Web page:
Side dishes

Kimchi – Cauliflower “Fried Rice”

kimchi cauliflower rice

Last week I had a great time co-hosting a fermentation workshop with Katharine Locke. After a busy morning of chopping vegetables and filling jars, we all sat down to a lunch featuring a fermented food tasting along with my new favorite lunch dish, this kimchi-cauliflower “fried rice” adapted from a recipe in Gwyneth Paltrow’s new book, It’s All Easy.

Although it is not difficult to make kimchi at home (try this recipe if you want to give it a go), because I live near an excellent Korean supermarket I tend to buy kimchi in pouches rather than make my own. I do now know that the kimchi sold in pouches is well fermented, having lived through The Night Of The Exploding Kimchi.  But that’s a story for another time, maybe when I finish deep-cleaning my fridge.

And if you have never made cauliflower couscous (or rice), I would highly recommend that you try it. It is really tasty but low-carb and perfect for anyone on a grain-free diet.

Kimchi-Cauliflower “Fried Rice” (adapted from It’s All Easy by Gwyneth Paltrow)

1 small head of cauliflower, broken into small florets

100 g curly kale, cut or torn into small pieces and stems removed

2 tablespoons coconut oil

2 tablespoons water

2 tablespoons toasted sesame oil

3 tablespoons coconut aminos (or tamari soy sauce)

2 spring onions, thinly sliced

200 g chopped kimchi

1 small bunch of coriander leaves, chopped

1 tablespoon toasted sesame seeds

Serves 4 as a main course (lovely with a fried egg on top!) or 6-8 as a side.

Pulse the cauliflower florets in a food processor until they are broken down to the size of couscous.

Heat the coconut oil in a large pan over medium-high heat. Add the kale and saute for for 2 minutes, until it is starting to wilt. Add the cauliflower and the water and continue to saute for 5 minutes. Then cover the pan and reduce the heat to low for 5 minutes. Remove from heat and allow to cool.

Meanwhile, combine the remaining ingredients in a bowl. Add the cooled cauliflower-kale mixture and mix well. Garnish with sesame seeds and serve immediately.

Breakfast, Dips and spreads

Pear Butter


I love the magic quality of this recipe, in which just one ingredient – pears – cook in a bit of water until they are completely transformed.  The result is a naturally sweet spread perfect for toast or pancakes, or stirred into some natural yogurt.  It is also a great way to use up any pears that are less than perfect or slightly past their prime.

This is good fun to make with children. They can chop the pears and stir the pot, and will be amazed at how cooking can completely change an ingredient.

Pear Butter

4 large pears or 6 medium (about 1.2 kg total)

200 ml water

Core and chop the pears, but do not peel them, and put in a pan with the water. Bring to the boil, then reduce to a simmer and cook until pears are tender, about 1 hour.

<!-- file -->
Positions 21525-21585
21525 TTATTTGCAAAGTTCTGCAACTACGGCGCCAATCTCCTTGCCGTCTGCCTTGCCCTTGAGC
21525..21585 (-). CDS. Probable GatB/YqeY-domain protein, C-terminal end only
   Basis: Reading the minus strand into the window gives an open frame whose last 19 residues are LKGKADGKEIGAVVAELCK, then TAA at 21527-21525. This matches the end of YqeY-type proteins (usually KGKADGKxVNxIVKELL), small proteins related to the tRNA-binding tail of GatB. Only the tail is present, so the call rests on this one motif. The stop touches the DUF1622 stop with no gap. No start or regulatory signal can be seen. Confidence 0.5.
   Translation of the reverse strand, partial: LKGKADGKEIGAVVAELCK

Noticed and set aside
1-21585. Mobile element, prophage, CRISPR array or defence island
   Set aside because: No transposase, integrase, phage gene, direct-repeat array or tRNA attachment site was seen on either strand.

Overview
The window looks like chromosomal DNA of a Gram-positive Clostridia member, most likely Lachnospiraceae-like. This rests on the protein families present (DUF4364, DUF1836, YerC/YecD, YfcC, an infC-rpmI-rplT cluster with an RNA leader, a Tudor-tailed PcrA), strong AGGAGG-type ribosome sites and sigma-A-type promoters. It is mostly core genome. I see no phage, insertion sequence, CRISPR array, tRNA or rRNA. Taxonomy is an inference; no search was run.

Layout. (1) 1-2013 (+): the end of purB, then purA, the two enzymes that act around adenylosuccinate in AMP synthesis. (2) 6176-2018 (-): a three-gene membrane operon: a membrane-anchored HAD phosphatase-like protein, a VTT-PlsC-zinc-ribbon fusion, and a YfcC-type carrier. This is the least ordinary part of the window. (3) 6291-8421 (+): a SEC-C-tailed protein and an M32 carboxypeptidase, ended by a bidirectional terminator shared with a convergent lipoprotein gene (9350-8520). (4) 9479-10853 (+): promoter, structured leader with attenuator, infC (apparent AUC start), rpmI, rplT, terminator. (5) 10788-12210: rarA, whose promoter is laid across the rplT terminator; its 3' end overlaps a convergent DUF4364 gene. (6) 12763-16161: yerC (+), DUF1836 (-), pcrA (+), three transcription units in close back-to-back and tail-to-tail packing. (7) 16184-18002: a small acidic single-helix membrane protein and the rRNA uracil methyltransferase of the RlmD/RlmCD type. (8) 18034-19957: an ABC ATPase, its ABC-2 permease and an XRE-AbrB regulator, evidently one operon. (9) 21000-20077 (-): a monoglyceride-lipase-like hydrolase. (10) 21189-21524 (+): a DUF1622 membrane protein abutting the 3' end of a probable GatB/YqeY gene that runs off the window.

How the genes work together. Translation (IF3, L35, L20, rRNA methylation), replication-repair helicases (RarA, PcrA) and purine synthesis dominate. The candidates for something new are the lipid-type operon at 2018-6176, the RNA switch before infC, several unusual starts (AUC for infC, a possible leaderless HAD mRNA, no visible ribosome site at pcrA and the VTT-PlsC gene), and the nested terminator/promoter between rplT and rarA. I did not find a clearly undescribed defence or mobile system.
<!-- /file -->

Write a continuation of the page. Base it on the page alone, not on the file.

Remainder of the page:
Once the pears have softened, remove the lid and continue cooking for another 2-3 hours, stirring from time to time, until the mixture is smooth and brown and there is no visible liquid. You will need to stir more frequently towards the end of cooking, to avoid scorching.

Cool to room temperature and blend in a food processor or blender until smooth. Transfer to a jar and refrigerate.


Breakfast, Dips and spreads

Blueberry Chia Jam


Happy new year! I hope you all enjoyed the holidays and had a good break. To get started cooking in 2016, I am sharing a recipe that we will be making in my GAPS For Breakfast workshop next week. This workshop is now sold out – sorry! – but I will be holding it again in April 2016. Details of other upcoming workshops are in the sidebar or on my Events page.

Chia seeds are not only loaded with nutrients, but also very versatile in cooking. For those with an egg allergy, chia seeds can be used as an egg substitute. Chia seeds can be used to make a delicious gluten-free porridge. And here they are used to make a pan of runny fruit set into a jam, without the added sugar of traditional jam. Instead I have just added a touch of honey for sweetness. Chia jam is also incredibly quick to make compared to traditional jam, which is more of a “project”. I hope you enjoy it!

Blueberry Chia Jam

300 g fresh blueberries

2 tablespoons honey

2 tablespoons chia seeds

½ teaspoon vanilla extract (optional)

Yield – one small jam jar

Put the blueberries and honey in a pan and heat on the hob stirring frequently, until the blueberries have burst and the liquid is boiling. Reduce to a simmer and cook for 5 minutes, stirring constantly. Add the chia seeds and cook for another 10 minutes, continuing to stir.

When the jam has thickened, take off the heat and stir in the vanilla extract. Taste and add more honey if necessary. Cool to room temperature, then transfer to a jar and refrigerate. Keeps for up to one week.